Another gigantic gator/dragon, this time from Chronicles.

"Watch out, Conan!  He's hot on your tail!"

So, unlike other compilations, The Chronicles of Conan series is an anachronism.  Barry Windsor-Smith's artwork looks like it could have been drawn yesterday, and the colors are so fresh and vibrant that they don't politely request, but demand your attention.  Not only are they jaw-droppingly gorgeous, but the new colors also stand a better chance of attracting younger readers to the series, hooking them on the character, and hence, getting them to buy today's Conan comics.  Don't get me wrong: unlike many enraged Conan fans, I love the new coloring.  But, as with the absence of the cover art, the new coloring reminds me that I'll probably never see the old version--that I'll probably never see the stories the way they were originally produced--and I'd be lying if I said that I didn't find that disconcerting.

But then, I'd also be lying if I said that I'd let the brilliant new artwork keep me from buying The Chronicles of Conan: Volume 2.  

Dragon Dave

Saturday, June 29, 2013

James Herriot Trivia II

As with the British TV show “Last of the Summer Wine,” Yorkshire’s notoriously changeable weather saddled the production of “All Creatures Great and Small” with numerous problems.  Michael Hayes filmed one scene under a cloudy sky, only to have the sun blaze down when it came time to shoot the next.  So he ordered crew members to gather around, and hold their umbrellas over the camera, the actors, and the horses while filming.


In the commentary track for the episode “Pig in the Middle,” available on the third season DVD set, we learn that director Michael Hayes was used to conditions on a working farm, as he owned his own (horse) stud farm, and thus took the weather in his stride.  Carol Drinkwater, who played Helen Herriot in the show, also grew up on a farm, and so she was used to bundling up and sipping a little brandy to keep warm during cold, blustery days spent filming on Yorkshire fields, fells, and moors.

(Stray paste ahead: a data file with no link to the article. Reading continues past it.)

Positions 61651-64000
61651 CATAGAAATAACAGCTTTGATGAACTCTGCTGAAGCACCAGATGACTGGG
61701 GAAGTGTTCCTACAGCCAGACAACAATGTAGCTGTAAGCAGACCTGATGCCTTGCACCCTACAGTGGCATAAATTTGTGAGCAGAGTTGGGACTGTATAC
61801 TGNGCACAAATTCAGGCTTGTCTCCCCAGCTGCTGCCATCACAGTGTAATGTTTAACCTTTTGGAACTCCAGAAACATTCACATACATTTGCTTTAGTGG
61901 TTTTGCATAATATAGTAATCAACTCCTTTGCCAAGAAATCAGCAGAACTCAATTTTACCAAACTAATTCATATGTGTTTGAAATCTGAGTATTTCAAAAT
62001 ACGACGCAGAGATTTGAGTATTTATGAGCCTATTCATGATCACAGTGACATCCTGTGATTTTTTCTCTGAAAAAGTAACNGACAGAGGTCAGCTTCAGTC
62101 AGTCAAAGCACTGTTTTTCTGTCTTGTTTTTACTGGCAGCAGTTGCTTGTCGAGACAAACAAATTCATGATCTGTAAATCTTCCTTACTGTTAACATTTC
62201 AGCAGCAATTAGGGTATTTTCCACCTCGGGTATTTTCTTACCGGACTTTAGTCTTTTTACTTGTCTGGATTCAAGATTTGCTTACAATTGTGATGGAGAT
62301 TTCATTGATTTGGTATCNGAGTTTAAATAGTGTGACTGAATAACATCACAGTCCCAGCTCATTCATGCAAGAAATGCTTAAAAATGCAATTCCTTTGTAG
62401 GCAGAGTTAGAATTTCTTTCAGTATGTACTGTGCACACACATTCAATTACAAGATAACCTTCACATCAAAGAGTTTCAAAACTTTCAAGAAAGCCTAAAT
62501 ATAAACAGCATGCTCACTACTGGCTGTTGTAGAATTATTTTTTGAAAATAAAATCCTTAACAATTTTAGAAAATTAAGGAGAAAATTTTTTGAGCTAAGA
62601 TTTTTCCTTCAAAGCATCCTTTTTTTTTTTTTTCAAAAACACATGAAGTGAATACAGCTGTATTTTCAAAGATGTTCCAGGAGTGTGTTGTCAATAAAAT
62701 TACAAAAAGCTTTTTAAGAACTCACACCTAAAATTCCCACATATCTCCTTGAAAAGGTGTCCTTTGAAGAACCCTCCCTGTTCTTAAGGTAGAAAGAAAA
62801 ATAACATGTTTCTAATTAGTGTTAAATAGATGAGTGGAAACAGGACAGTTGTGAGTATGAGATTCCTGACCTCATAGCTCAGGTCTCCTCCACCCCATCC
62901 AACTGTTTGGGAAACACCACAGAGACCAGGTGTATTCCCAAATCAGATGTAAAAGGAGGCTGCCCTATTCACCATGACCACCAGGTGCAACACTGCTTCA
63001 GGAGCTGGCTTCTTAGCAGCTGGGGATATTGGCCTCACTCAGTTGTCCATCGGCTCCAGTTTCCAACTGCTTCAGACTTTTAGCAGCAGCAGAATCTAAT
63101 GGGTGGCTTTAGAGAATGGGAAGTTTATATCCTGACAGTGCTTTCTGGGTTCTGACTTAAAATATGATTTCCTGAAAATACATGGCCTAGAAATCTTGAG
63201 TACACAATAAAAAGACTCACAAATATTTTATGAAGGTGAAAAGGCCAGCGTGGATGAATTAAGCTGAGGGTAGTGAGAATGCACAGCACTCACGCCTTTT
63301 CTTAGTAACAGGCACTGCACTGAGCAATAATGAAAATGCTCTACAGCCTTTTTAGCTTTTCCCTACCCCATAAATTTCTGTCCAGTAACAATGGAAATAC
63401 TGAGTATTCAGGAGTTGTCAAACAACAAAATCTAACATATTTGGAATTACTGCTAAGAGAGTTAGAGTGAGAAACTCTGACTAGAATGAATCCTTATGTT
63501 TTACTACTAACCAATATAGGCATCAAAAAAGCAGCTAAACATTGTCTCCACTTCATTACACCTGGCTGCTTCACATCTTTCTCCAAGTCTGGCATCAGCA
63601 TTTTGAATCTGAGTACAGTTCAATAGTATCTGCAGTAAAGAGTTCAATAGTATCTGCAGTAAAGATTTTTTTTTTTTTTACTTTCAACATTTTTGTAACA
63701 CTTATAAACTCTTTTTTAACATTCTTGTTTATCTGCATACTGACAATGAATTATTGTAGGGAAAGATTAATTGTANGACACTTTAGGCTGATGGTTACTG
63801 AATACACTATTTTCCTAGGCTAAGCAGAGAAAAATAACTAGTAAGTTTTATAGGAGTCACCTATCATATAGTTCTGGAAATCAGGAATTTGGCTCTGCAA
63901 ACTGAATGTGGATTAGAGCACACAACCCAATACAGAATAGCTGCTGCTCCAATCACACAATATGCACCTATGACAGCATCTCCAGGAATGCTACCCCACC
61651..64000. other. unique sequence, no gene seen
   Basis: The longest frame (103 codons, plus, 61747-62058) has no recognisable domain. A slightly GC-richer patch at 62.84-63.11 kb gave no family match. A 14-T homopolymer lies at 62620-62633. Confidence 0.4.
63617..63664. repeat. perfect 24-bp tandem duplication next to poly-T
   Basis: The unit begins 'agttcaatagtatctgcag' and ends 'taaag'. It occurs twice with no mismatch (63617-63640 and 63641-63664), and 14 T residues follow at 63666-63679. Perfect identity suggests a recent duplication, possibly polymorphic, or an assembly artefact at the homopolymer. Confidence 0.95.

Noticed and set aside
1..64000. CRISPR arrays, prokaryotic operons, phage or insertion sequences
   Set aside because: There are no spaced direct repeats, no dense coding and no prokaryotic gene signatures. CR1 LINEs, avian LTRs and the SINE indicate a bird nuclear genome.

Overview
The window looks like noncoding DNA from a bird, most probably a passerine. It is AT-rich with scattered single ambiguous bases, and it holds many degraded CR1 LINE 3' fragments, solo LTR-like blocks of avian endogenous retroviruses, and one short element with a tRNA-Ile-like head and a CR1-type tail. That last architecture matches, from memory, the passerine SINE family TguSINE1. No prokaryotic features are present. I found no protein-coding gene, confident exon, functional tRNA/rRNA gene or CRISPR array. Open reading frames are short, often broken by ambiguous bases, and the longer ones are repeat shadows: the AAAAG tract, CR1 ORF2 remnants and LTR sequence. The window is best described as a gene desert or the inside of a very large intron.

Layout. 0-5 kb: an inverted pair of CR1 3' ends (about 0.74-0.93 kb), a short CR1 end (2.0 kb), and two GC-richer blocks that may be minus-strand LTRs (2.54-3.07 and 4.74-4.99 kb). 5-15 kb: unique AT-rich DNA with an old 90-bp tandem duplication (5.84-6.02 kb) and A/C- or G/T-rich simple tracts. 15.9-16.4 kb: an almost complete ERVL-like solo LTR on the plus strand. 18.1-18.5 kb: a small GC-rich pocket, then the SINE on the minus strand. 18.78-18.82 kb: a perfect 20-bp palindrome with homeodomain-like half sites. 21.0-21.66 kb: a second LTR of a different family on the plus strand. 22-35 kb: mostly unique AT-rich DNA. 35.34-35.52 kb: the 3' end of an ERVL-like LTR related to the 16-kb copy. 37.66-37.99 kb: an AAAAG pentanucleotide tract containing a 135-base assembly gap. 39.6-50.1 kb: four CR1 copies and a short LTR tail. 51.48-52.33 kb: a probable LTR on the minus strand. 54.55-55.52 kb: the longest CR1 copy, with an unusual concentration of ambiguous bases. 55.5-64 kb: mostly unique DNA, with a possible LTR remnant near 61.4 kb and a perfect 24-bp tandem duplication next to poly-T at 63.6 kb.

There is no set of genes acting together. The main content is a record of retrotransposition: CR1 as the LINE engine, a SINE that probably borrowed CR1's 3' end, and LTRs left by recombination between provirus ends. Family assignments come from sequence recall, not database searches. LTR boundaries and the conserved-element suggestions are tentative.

Robert Hardy poses for me outside the real Skeldale House,
"The World of James Herriot" in Thirsk.

Robert Hardy, who played Siegfried Farnon, grew up on a farm in Ireland, and nature was such a part of his life that he didn’t shrink from sewing actual stitches into real living animals, as the actors did during the first few years of the program.  When asked about the first time he had seen a sheep deliver a baby lamb, he racked his brain, but simply couldn’t remember the first time he had seen this happen.  To him, such events were woven into the tapestry of his life. 

Watching his younger self riding horses brought Hardy a little sadness, as riding had given him great joy throughout his life.  But with the relentless march of years, he had finally decided to give up, due to the stresses on the body and the legal liabilities of the acting profession.